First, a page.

and interest rates and liberalisation of other domestic policies have also helped to
accelerate the export growth, to encourage inflows of invisibles and so to build up
foreign exchange reserves.

2. Para 14 Executive Summary page-v "Beyond the fiscal burden, these high salary
awards are questionable since the average central government wage as a multiple of per
capita GDP is higher in India than virtually any other country in Asia."


(a) One needs to have a hard look at the primary source of data. As regards the salaries of
the central government employees in India, the position is indicated below:

Year Unit 2001-02 2002-03 2003-04

Employment Number 3421202 3513367 3486935

Salaries Rs. Lakh 2992525 3161913 3303780
Per capita Rupees 87470 89997 94747

GDP at mp Rs. Crore 2296049 2451038 2720652

Population Million 1037 1055 1072
GDP per cap Rupees 22141 23233 25379

PC salaries/ 3.95 3.87 3.73

Source: Expenditure Budget: 2003-04 Volume-II, Central Government

At the face value, the ratio of the per capita salaries to per capita GDP in the range of 3.7
to 3.9 times donot appear to be too large on considering the fact that the organised
employment constitutes only 8 per cent of total employment and the central government

employs only 3.3 million people compared with total employment of about 350 million.
Government also recruits people who satisfy minimum educational qualifications on the
basis of strict recruitment procedures and through open competition.

(b) The NSSO data on private and public sector salaries also need strict scrutiny. The
private sector may include unorganised sector, which naturally gets lower salaries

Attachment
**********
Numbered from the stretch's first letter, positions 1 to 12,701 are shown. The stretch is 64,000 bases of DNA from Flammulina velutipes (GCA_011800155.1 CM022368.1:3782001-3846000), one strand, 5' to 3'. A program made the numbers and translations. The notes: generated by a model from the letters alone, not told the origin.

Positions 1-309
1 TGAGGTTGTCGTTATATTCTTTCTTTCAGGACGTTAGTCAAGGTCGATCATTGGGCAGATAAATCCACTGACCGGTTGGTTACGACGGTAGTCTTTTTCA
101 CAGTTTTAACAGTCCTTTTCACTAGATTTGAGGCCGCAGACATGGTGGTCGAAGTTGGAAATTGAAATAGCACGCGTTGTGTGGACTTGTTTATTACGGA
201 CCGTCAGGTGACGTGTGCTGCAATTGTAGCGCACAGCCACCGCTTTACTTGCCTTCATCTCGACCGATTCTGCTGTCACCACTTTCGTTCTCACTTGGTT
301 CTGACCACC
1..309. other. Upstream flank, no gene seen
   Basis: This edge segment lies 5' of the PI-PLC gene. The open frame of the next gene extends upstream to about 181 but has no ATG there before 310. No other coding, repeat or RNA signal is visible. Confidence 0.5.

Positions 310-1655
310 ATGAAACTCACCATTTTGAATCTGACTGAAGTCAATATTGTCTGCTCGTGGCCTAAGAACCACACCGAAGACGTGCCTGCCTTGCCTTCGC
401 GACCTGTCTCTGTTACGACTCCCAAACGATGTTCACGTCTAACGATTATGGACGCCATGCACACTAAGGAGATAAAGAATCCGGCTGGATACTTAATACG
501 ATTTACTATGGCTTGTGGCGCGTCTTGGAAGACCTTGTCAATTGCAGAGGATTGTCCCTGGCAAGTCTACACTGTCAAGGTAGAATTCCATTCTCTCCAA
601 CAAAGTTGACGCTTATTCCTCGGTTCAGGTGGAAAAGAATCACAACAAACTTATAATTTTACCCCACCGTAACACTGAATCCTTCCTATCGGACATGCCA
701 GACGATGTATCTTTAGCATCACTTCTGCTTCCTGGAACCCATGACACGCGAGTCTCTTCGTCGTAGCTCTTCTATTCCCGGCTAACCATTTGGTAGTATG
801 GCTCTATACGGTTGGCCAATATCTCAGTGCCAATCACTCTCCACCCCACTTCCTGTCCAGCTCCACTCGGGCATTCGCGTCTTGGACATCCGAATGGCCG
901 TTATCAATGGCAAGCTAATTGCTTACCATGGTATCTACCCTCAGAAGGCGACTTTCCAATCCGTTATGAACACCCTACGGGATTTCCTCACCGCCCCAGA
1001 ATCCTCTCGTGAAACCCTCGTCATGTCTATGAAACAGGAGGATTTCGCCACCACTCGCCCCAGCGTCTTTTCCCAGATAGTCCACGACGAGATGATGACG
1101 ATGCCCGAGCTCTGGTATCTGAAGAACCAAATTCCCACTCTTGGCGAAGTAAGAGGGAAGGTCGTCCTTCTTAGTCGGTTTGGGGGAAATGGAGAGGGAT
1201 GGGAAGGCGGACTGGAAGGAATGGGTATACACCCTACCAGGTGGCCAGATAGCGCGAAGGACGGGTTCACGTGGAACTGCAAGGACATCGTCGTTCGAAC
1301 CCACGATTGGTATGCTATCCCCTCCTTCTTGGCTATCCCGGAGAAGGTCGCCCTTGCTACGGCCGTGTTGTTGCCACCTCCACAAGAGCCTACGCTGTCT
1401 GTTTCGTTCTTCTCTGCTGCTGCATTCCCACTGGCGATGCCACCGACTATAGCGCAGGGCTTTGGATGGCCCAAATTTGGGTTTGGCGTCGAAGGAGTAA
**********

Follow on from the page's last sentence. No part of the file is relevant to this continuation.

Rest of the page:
because of low skill and lack of bargaining power by the employees.

(c) Disparities in the salaries of organised and unorganised sectors are matters of
concern. But this cannot be solved by lowering government salaries, freezing
dearness allowance etc. as recommended by the World Bank. This would lead to
reduction of quality of civil service, dampen public sector productivity and encourage
corruption and therefore would be counter productive.

(d) The real solution lies in improving the working conditions of the unorganised labour
force and to improve productivity through better corporate governance.

3. Para 26 Executive Summary (third bullet) page-ix Problems with the use and
transfer of land.


We fully agree with the comments. In fact, non-availability or delay in the acquisition of
land is the most important factor for the cost and time overruns of the both public and
private sector projects on infrastructure. Simplification and amendments of urban land
ceilings and rent control acts alongwith significant reduction and rationalisation of
property taxes stamp duties and registration fees should be the priority agenda for the
second-generation reforms. But most these reforms fall under the purview of the state
governments and local bodies (municipalities and corporations), which need suitable
incentives for conducting these reforms.

6. Para 32 of the Executive Summary page-xi An alternative long-term vision for the
foodgrain sector could be an unfettered system where foodgrains are readily
available at affordable prices in the open markets.


(a) Although the suggested measure is desirable in the long run, we need to calibrate a
feasible alternative framework for the short and medium term with proper phasing out
of the existing system. (b) Although we agree with the view that instead of the present
system of food, power and fertiliser subsidies, the same amount can be better utilised
and would be more productive for building rural infrastructure and improving rural
extension services, all subsidies cannot be withdrawn overnight.